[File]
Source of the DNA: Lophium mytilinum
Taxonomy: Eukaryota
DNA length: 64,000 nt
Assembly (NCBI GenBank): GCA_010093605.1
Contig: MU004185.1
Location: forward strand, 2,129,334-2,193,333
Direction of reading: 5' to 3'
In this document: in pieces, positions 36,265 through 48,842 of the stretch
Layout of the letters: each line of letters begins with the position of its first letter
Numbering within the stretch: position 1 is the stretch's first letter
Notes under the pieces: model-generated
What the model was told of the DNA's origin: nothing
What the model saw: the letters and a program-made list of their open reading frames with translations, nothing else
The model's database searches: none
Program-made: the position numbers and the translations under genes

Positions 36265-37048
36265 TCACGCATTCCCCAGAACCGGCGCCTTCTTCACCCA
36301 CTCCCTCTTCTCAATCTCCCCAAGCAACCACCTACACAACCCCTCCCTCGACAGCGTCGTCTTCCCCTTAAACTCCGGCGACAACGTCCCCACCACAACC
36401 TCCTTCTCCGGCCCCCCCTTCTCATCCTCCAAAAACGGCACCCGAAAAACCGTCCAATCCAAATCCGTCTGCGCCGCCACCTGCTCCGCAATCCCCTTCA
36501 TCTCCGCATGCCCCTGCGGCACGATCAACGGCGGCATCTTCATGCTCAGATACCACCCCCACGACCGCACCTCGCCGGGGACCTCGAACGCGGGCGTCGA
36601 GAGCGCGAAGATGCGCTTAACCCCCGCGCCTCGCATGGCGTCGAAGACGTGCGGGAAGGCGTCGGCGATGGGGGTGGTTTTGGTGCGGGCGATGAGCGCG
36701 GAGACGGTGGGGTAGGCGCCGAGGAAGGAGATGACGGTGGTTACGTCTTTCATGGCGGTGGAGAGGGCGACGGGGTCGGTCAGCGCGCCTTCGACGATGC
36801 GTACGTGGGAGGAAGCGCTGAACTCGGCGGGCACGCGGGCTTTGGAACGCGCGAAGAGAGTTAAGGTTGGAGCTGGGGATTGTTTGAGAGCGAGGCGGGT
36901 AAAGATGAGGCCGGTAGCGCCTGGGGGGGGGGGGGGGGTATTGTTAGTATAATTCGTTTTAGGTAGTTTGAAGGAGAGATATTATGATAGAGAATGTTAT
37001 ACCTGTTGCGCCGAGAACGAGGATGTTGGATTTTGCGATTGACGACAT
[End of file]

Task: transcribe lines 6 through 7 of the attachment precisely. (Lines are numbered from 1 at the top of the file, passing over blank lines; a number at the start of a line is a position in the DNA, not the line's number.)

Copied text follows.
Location: forward strand, 2,129,334-2,193,333
Direction of reading: 5' to 3'